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Highest of all in Leavening Power. Latest U. S. Gov't Report.
Thursday. May 26. 1882
MOKE OF THE SAME,
Being a Continuation of the
Current Political Gossip.
L SWITCH-OFF ON THE CONVENTION
Speculation as to Who Will Be Tempo
rary and l'ermanent Chairmen The
Cleveland-Hill Fight as Viewed hy a
Kent nek inn GnenNing at Clarkson's Fa
vorite What He Said to Klkins lnr
Ing RreakfHHt Kentucky Democracy
Ruled by Watterson Coloradoan for
Hill and Free Silver Other Democratic
WAsniXGTOX, May 26. Political gossip,
probably owing to the presence of Chair
man Clarkson in this city, and his consul
tation with fellow members regarding
natters connected with the convention,
turns chiefly upon the organization of the
convention at Minneapolis. A report is
current that General Horace Porter, the
well-know n club man and orator of Xew
York city.will be the temporary chairman.
although, of course.this cannot be officially
confirmed, inasmuch as the announcement
will not be made before the meeting of the
executive committee at Minneapolis next
week. For permanent chairman several
names are mentioned.
The Permanent Chairmanship.
Prominent among them are those of Sen
ator Cullom, of Illinois; ex-Senator
Spooner, of Wisconsin, and Representa
tive Burrows, of Michigan. Senator Saw
yer, Spooner's old colleague, is interesting
himself in the latter's and convass work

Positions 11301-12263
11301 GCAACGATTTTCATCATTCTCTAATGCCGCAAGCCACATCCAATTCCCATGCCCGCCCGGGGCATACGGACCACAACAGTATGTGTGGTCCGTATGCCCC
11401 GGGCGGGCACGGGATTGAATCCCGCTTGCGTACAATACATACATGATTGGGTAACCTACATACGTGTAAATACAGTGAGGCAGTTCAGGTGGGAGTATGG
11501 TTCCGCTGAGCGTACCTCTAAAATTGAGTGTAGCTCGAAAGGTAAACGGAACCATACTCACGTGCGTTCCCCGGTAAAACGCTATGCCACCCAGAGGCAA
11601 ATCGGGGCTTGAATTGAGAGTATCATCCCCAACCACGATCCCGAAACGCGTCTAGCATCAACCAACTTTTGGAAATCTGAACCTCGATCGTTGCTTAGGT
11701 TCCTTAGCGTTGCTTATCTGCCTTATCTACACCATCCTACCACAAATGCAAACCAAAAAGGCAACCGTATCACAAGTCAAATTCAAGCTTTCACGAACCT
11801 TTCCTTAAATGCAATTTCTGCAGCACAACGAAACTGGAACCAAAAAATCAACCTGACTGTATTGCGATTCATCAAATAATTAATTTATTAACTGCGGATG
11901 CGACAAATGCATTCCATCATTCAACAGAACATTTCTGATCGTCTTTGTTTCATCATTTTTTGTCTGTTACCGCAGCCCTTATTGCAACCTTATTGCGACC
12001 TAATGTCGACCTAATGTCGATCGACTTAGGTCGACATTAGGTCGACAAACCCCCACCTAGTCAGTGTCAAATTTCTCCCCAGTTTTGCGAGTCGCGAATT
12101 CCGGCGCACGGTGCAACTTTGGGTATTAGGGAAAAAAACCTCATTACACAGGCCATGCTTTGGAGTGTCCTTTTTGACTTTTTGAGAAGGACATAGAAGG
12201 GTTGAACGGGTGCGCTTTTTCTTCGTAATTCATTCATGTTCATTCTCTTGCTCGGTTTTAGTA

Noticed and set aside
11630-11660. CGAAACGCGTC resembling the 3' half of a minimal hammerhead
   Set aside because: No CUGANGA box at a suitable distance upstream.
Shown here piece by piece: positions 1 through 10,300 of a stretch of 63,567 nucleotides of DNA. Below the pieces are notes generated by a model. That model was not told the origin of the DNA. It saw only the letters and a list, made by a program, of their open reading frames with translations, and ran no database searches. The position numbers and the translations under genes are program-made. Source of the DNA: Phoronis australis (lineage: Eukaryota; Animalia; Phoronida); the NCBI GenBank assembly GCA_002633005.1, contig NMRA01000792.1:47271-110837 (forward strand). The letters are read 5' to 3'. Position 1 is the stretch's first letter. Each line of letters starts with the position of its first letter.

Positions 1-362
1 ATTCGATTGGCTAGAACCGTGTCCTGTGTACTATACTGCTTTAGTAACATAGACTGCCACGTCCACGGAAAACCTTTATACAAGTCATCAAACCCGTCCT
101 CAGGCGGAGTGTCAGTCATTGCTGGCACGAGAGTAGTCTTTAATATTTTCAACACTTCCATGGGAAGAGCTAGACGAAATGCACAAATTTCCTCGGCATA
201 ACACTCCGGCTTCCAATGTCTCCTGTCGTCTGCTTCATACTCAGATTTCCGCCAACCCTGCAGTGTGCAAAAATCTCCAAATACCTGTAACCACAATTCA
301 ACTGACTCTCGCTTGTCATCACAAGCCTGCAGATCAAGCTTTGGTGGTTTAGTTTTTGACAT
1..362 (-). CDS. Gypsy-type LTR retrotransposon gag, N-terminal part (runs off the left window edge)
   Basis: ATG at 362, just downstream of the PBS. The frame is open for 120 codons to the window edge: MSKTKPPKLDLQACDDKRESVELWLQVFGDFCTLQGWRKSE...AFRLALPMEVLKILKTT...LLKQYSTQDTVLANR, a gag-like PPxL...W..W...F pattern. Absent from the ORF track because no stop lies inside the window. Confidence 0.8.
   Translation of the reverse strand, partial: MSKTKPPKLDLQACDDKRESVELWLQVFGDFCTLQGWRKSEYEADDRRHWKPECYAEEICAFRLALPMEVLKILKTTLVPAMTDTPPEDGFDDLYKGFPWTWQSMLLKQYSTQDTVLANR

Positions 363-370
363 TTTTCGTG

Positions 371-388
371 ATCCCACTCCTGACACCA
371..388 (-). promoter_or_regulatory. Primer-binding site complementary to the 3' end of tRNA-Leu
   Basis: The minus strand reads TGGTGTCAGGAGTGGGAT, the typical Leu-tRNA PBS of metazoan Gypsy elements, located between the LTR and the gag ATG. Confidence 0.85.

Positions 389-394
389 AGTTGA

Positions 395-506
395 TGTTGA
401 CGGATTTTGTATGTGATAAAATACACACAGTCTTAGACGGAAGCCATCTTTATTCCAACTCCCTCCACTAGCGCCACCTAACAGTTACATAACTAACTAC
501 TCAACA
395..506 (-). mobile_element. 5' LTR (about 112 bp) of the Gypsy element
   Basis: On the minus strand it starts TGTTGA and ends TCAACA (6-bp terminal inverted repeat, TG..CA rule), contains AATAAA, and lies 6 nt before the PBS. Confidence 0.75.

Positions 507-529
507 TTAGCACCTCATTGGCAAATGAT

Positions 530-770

ing with his well-known energy to secure
the honor for him, and he expresses great
confidence that he will be successful.
Clarkson and Xew will leave Washington
on their way to Minneapolis tomorrow,
topping over en route at Indianapolis and
Chicago. Xew expects to reach Minneap
olis on Monday.
Knd of the Fight on Cleveland.
The Kentucky convention has served to
arouse renewed interest in the Demo
cratic contest. A friend of Watterson said:
"The anti-Cleveland and the anti-Hill men
nave quit fighting."
"What do you menu?" was asked.
"That those Democrats who feel it is un
wise, impolitic and dangerous to nominate
either Cleveland or Hill have made their
last appeal on the subject. They say nowto
the friends of Cleveland: 'If you want to
nominate Mr. Cleveland, and are willing
to assume all responsibility involved in
his candidacy, go ahead. We have snid
all that we have to say about the matter.
The responsibility rests entirely with